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Cell Host Microbe. 2019 Apr 10;25(4):553-564.e7. doi: 10.1016/j.chom.2019.03.001.

Human Salivary Amylase Gene Copy Number Impacts Oral and Gut Microbiomes.

Author information

1
Department of Microbiome Science, Max Planck Institute for Developmental Biology, 72076 Tübingen, Germany; Department of Molecular Biology and Genetics, Cornell University, Ithaca, NY 14853, USA.
2
Department of Microbiome Science, Max Planck Institute for Developmental Biology, 72076 Tübingen, Germany.
3
Department of Molecular Biology and Genetics, Cornell University, Ithaca, NY 14853, USA.
4
Center for Bioinformatics, University of Tübingen, 72076 Tübingen, Germany.
5
Cornell Statistical Consulting Unit, Cornell University, Ithaca, NY 14853, USA.
6
Department of Statistics, University of Connecticut, Storrs, CT 06269, USA.
7
Department of Biological Statistics and Computational Biology, Cornell University, Ithaca, NY 14853, USA.
8
Department of Microbiome Science, Max Planck Institute for Developmental Biology, 72076 Tübingen, Germany; Department of Molecular Biology and Genetics, Cornell University, Ithaca, NY 14853, USA. Electronic address: rley@tuebingen.mpg.de.

Abstract

Host genetic variation influences microbiome composition. While studies have focused on associations between the gut microbiome and specific alleles, gene copy number (CN) also varies. We relate microbiome diversity to CN variation of the AMY1 locus, which encodes salivary amylase, facilitating starch digestion. After imputing AMY1-CN for ∼1,000 subjects, we identified taxa differentiating fecal microbiomes of high and low AMY1-CN hosts. In a month-long diet intervention study, we show that diet standardization drove gut microbiome convergence, and AMY1-CN correlated with oral and gut microbiome composition and function. The microbiomes of low-AMY1-CN subjects had enhanced capacity to break down complex carbohydrates. High-AMY1-CN subjects had higher levels of salivary Porphyromonas; their gut microbiota had increased abundance of resistant starch-degrading microbes, produced higher levels of short-chain fatty acids, and drove higher adiposity when transferred to germ-free mice. This study establishes AMY1-CN as a genetic factor associated with microbiome composition and function.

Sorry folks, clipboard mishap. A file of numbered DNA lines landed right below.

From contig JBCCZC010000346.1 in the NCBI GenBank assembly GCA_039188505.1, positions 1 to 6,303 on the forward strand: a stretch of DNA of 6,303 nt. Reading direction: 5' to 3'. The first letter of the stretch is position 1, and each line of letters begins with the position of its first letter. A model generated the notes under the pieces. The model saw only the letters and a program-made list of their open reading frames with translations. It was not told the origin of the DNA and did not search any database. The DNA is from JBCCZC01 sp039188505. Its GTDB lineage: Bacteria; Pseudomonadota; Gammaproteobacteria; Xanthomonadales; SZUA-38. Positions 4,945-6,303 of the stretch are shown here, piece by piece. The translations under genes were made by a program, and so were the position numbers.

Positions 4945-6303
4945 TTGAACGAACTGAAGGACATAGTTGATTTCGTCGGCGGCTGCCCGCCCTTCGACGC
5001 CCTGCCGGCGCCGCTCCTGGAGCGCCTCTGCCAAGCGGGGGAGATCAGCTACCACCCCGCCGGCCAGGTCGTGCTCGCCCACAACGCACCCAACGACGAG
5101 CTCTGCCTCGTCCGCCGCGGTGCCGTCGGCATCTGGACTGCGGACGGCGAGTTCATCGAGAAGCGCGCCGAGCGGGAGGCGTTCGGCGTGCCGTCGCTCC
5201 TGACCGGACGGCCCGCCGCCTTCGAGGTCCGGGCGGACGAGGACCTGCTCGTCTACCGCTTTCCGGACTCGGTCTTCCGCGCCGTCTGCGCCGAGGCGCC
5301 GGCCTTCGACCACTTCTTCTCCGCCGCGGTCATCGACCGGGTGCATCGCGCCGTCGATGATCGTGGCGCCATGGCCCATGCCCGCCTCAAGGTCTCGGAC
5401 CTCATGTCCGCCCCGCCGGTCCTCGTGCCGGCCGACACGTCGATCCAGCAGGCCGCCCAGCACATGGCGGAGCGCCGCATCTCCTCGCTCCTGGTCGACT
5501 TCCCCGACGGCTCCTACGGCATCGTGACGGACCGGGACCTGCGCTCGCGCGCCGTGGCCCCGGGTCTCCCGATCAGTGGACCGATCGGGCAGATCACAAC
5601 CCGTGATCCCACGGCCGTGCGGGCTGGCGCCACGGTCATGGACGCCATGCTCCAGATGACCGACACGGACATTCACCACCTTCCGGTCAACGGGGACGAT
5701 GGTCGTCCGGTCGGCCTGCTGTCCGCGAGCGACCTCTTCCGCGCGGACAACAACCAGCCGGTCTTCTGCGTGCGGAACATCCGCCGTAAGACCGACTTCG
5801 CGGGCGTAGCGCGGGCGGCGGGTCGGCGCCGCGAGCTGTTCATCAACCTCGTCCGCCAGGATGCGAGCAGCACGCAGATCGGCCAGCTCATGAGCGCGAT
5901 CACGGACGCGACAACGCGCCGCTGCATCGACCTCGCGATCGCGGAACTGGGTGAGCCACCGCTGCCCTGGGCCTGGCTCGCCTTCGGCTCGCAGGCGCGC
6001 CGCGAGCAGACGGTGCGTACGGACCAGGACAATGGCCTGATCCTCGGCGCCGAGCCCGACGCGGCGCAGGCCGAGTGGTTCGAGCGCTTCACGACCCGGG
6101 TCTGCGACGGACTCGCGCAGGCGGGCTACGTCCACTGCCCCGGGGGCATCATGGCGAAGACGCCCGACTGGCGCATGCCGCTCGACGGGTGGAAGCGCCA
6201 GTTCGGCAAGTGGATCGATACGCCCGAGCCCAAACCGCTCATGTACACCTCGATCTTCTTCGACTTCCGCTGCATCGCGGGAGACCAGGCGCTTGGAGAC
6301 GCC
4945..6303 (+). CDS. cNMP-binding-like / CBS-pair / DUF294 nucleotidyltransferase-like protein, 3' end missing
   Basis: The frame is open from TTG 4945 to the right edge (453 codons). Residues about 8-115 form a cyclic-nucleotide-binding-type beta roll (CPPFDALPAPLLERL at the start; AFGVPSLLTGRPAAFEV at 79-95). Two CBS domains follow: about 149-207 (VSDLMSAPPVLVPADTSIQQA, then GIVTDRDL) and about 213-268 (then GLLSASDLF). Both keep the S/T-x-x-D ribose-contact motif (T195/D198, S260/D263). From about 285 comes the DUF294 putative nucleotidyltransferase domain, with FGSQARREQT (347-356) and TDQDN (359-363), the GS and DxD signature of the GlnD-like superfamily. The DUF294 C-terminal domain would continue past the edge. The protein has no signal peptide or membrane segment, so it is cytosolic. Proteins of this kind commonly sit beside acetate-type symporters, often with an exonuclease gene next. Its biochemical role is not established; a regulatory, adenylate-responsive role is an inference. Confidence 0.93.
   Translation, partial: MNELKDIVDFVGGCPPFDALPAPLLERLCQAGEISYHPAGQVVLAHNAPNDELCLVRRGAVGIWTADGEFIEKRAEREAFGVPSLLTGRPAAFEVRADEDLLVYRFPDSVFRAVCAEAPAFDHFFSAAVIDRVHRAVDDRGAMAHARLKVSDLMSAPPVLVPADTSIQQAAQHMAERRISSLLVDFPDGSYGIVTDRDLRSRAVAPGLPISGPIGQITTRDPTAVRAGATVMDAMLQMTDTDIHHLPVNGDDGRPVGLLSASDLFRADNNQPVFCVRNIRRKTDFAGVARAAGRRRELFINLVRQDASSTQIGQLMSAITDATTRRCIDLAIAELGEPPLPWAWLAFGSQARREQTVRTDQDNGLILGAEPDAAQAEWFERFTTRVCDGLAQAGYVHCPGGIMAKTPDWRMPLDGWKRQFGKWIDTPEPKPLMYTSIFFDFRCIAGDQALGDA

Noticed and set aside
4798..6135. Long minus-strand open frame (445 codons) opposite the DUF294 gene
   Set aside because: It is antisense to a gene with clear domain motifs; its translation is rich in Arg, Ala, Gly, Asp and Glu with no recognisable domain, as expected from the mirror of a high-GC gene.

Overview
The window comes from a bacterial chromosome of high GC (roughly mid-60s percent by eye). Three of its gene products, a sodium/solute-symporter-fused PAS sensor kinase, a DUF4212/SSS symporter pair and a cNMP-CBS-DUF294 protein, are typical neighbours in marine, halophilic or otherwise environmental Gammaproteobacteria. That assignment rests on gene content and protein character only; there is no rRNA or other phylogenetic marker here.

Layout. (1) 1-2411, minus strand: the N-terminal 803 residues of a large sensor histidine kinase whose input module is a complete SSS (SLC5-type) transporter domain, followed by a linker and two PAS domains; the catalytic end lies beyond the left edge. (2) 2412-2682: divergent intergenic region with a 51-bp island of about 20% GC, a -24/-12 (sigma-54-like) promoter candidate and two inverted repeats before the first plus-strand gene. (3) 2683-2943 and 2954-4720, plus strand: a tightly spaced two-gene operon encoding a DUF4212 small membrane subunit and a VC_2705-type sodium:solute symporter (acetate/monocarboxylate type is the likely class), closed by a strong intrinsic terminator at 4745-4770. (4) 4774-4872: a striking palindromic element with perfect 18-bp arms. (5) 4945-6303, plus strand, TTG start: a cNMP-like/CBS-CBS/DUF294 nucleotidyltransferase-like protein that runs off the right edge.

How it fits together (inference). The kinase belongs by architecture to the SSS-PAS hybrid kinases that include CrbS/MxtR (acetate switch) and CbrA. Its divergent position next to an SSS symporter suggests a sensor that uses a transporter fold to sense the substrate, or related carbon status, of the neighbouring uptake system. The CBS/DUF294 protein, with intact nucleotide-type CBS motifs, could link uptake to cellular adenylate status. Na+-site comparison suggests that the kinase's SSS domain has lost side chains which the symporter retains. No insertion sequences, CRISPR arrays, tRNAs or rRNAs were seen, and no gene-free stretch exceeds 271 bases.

KEYWORDS:

AMY1; CNV; copy number variant; gene copy number; gut; intervention; longitudinal; microbiome; microbiota; saliva; salivary amylase

PMID:
30974084
DOI:
10.1016/j.chom.2019.03.001

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